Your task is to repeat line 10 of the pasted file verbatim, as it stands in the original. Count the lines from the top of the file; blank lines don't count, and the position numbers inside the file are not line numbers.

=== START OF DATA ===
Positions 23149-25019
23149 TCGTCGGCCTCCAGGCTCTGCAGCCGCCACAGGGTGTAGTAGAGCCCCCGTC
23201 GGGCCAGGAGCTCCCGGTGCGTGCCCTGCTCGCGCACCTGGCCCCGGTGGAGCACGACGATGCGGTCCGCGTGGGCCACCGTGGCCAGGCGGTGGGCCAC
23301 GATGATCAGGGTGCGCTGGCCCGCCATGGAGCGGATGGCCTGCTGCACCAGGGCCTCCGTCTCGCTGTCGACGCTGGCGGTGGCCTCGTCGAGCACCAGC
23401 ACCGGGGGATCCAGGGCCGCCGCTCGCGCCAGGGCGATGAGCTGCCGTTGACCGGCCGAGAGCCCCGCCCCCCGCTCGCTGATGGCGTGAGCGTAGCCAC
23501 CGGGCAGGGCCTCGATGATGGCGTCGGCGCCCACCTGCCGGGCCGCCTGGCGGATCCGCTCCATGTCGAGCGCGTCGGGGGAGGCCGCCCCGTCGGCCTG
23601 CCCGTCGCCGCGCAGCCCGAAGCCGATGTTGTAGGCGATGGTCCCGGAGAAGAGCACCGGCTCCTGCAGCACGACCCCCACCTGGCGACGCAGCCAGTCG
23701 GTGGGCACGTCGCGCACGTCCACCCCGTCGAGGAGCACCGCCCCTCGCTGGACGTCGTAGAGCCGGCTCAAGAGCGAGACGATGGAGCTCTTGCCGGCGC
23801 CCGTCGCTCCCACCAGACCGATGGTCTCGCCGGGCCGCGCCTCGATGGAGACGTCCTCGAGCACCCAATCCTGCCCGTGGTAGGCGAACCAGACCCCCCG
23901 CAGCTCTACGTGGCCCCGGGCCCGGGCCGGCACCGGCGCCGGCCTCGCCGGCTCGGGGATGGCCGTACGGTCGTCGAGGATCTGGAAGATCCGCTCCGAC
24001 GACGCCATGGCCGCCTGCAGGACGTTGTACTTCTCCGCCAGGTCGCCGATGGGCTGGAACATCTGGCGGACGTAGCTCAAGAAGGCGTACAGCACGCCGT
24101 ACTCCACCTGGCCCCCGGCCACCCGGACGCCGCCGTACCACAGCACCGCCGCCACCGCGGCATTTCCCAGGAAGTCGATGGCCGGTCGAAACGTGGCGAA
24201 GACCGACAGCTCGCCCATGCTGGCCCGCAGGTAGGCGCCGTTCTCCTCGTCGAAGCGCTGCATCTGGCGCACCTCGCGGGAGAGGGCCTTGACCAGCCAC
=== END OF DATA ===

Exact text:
23901 CAGCTCTACGTGGCCCCGGGCCCGGGCCGGCACCGGCGCCGGCCTCGCCGGCTCGGGGATGGCCGTACGGTCGTCGAGGATCTGGAAGATCCGCTCCGAC